Welcome Back to History
Sumner County paints a vivid picture of life during the post-Revolutionary War and Civil War periods. Sumner County is fortunate to have eight historic homes and two fort sites that are open to the public. Lovingly-preserved mansions hold little-seen treasures, including a rare oil painting of George Washington and a set of Martha Washington’s china. Some historic sites feature guided tours where you can hear about how life evolved from one of survival on the frontier to a more comfortable life on the plantation. You’ll be able to stand in rooms where Andrew Jackson, Sam Houston, and other founding fathers of our country had dinner, planned strategies, and danced the night away.
View the outline of the Revolutionary War era Bledsoe’s Fort, recovered through archaeological digs. Site also includes a walking trail, two 1700-era cabins, frontier cemetery and prehistoric natural spring.
195 Old Highway 25E
This original settlement c. 1805 farmhouse uniquely represents early middle class Federal-style architecture. The present day 10.45 acres was once part of a 208-acre land grant given to Charles Carter in the 1790s by the state of North Carolina. The house was later occupied by War of 1812 veteran Col. Humphrey Bate beginning in 1817. A Bate descendant, Dr. Humphrey Bate, was the first performer of the “old-time” music on Nashville-area radio and on the Grand Ole Opry radio show. Dr. Bate’s string band was called “The Possum Hunters” and his daughter, Alcyone, also performed in the band and was the first female artist to perform on the Grand Old Opry radio broadcast.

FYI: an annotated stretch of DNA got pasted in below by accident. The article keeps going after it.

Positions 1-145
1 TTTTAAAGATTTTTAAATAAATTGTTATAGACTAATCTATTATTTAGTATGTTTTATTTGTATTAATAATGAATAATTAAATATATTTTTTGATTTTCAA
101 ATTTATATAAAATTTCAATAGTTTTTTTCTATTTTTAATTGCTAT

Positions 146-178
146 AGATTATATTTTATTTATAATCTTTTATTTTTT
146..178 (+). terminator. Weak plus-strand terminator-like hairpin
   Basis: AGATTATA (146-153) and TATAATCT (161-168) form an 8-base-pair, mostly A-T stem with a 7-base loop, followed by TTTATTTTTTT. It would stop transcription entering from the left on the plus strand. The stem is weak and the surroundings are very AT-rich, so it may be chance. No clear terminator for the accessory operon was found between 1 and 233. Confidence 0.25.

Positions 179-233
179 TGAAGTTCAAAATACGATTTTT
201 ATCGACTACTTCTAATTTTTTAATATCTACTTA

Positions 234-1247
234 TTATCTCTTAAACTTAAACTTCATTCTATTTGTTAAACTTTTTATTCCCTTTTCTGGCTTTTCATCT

Hawthorn Hill requires advanced scheduling to be viewed. Call Historic Wynnewood at 615-452-5463 to schedule a tour.
200 Cragfont Road
Completed in 1802, this mansion was built by General James Winchester, one of the founders of Memphis. Features a second story ballroom and elegant gardens.
Historic Cragfont is open to seasonally to the public from April 15-November 1 Tuesdays-Sundays. The site is open by advanced appointment only from November 2-April 14.
210 Old Highway 25
Standing two stories tall and 142 feet long, Wynnewood is likely the largest nineteenth century log structure ever built in Tennessee. Erected in 1828, it served as a mineral springs resort.
Historic Wynnewood is open seasonally from March-November on Wednesdays-Sundays from 10am-4pm. The site is open by advanced appointment only between the months of December-February.
2315 Highway 25 W
Cottontown, TN 37048